Addiction and Co-Occurring Disorders

addiction & co-occurring disorders

It is not uncommon for some health conditions to come in pairs. For example, allergies often occur hand in hand with asthma just like heart disease is often correlated with a diabetes diagnosis. The same correlation is also common with substance abuse disorder and underlying mental health disorders. In fact, this entanglement is referred to as dual diagnosis or co-occurring disorders. Dual diagnosis refers to an individual diagnosed with a substance use disorder (SUD) and a co-occurring mental health disorder. According to the National Survey on Drug Use and Health (NSDUH), 45 percent of people with addiction have a co-occurring mental health disorder. [1] More often than not, these disorders are diagnosed as two completely separate issues. In order to encourage long-term recovery, it is important that these co-occurring disorders are treated simultaneously in a dual diagnosis treatment center.

Mental Health Issues and Addiction

The symptoms of one disorder may precede the other. However, the conditions typically exacerbate one another, making it seemingly impossible to determine the symptoms caused by one disorder from the other. For instance, individuals who attempt to escape feelings of depression may turn to painkillers or heroin for relief, but quickly discover the relief is only effective the first few times.

In most cases, there are a ton of contributing factors that play a role in the development of addiction and/or mental health disorders such as:

  • Biology – Some individuals are predisposed to being deeply attracted to the high achieved by drugs and alcohol. This may be due to factors such as prenatal exposure, genetics, early childhood exposure, childhood trauma, accident, injury, and a number of other situations and experiences that play a part in altering brain chemistry, even in the slightest way.
  • Genetics – Having a close relative who has suffered from mental illness and/or addiction may increase the likelihood and genetic predisposition of an individual suffering from the same disorder.
  • Trauma – Physical abuse, sexual abuse, wartime experiences, and even witnessing a traumatic event can drastically increase an individual’s likelihood of suffering from a mental health disorder and/or substance abuse disorder. Exposure to trauma may result in many mental health disorders such as PTSD, depression, anxiety, and other issues. Individuals may turn to drugs and alcohol to self medicate – putting them at greater risk of developing an addiction.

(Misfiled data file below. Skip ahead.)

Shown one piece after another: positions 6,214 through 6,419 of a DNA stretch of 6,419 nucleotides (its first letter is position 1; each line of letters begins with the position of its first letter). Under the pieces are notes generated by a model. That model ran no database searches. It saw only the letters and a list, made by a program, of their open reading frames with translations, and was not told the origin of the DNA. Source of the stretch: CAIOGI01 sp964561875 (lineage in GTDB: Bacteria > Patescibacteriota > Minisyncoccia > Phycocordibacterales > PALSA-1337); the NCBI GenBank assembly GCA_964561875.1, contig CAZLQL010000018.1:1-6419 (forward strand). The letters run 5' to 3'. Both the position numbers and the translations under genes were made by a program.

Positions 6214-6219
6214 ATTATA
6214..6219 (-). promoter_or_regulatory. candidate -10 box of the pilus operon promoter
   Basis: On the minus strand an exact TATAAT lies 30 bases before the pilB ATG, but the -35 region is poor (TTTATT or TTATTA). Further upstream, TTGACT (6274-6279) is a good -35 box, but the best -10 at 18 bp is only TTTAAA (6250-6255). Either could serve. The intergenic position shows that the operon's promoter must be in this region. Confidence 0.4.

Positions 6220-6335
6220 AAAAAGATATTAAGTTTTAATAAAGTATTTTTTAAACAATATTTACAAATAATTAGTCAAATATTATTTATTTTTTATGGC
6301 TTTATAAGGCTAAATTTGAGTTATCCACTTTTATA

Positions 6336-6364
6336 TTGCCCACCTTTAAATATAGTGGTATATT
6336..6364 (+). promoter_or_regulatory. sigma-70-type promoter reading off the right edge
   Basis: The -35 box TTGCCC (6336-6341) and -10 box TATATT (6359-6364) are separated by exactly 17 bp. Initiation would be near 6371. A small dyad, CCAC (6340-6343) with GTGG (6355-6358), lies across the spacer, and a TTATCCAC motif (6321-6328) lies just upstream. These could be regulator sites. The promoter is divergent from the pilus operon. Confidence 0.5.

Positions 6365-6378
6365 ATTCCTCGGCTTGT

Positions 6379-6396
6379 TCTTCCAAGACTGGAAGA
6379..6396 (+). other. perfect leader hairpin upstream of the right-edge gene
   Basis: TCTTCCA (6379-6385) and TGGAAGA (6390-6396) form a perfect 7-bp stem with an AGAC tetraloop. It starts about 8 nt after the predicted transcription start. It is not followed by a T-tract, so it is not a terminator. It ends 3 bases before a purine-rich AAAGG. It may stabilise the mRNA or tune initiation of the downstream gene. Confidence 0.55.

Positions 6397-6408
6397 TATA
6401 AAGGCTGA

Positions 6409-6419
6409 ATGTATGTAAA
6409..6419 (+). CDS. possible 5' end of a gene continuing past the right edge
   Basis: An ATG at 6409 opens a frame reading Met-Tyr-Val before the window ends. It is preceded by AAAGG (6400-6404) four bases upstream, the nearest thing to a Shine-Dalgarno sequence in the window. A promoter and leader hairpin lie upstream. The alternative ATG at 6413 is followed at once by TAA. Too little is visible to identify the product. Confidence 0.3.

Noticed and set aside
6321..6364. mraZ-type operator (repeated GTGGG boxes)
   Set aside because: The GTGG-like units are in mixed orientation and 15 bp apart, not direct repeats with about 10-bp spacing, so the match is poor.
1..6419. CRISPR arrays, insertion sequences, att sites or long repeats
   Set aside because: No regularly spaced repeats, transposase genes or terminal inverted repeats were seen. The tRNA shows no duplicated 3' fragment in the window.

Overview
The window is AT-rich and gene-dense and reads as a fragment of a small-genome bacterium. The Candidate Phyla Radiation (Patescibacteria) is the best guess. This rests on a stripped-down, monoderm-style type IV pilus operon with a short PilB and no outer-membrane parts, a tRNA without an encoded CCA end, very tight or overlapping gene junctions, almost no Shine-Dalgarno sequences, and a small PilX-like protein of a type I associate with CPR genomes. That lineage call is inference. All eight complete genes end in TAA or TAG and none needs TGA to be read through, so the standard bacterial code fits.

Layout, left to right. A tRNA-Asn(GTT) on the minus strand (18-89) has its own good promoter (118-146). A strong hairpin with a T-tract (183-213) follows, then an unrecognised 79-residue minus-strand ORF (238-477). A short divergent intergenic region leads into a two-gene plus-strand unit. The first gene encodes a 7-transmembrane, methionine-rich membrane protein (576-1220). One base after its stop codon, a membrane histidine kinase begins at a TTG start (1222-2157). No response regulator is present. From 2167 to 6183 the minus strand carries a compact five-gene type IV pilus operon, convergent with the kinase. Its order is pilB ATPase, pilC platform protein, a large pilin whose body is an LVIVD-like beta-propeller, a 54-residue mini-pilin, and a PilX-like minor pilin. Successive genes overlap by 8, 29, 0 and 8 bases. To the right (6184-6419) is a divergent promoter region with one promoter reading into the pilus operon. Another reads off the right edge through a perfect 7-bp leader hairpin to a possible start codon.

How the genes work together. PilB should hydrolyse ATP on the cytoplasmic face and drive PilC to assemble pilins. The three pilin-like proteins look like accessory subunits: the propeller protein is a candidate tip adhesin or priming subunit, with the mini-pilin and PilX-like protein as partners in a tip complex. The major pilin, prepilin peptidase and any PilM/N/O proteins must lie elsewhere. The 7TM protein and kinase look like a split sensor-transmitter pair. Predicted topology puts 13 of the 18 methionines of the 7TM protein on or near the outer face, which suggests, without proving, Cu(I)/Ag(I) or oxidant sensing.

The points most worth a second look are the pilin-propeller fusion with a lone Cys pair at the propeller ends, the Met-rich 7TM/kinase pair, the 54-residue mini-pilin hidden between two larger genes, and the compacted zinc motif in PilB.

• Environment – Exposure to a chaotic, drug-ridden, or traumatic environment may play a key role in the development of mental health or addiction disorders.

Common Co-Occurring Disorders

There are a few common mental health and behavioral disorders that coincide with co-occurring substance use disorders. Oftentimes, these underlying mental health conditions play a major role in the development of addiction. It is vital for an individual to treat any underlying mental health disorders appropriately in order to maintain long-term sobriety.

  • Attention Deficit Hyperactive Disorder (ADHD) – Individuals who suffer from ADHD may find themselves coping with drugs and alcohol to mitigate the symptoms of their mental health disorder. Many people are prescribed stimulants to treat the symptoms of ADHD, which can be addictive in itself – ultimately leading to a toxic pattern of substance abuse.
  • Bipolar Disorder – Approximately 50% of individuals who suffer from bipolar disorder also struggle with substance abuse. The constant influx of “highs” and “lows” associated with bipolar disorder may lead individuals to cope with drugs and alcohol. Drugs and alcohol may temporarily create relief from the depressive and manic episodes associated with this disorder.
  • Depression – An estimated 1 in 10 adults in the U.S are reported to struggle with depression. [2] Many individuals self medicate with drugs and alcohol, only exasperating the symptoms and making the problem much worse. The crash after the high of abusing other substances can be counterproductive and devastating for individuals suffering from pre-existing mental health disorders such as depression.
  • Eating Disorders – Eating disorders are often a direct result of feelings of inferiority and looking to re-establish a form of control. Drugs and alcohol that suppress appetite are most common amongst individuals suffering from eating disorders.
  • Generalized Anxiety Disorder (GAD) – One of the most common mental health disorders in the U.S. is generalized anxiety disorder. [3] People who suffer from GAD may abuse drugs and alcohol to deal with the symptoms of their disorder. Benzodiazepines are a highly addictive class of drugs typically prescribed to individuals who suffer from GAD – increasing the risk of abuse.
  • Obsessive-Compulsive Disorder (OCD) – Obsessive-compulsive disorder causes a variety of unwanted obsessions and compulsions such as paralyzing fear of germs and the compulsion to clean. Individuals with OCD often suffer from anxiety and depression as well and may turn to drugs and alcohol to mitigate the symptoms.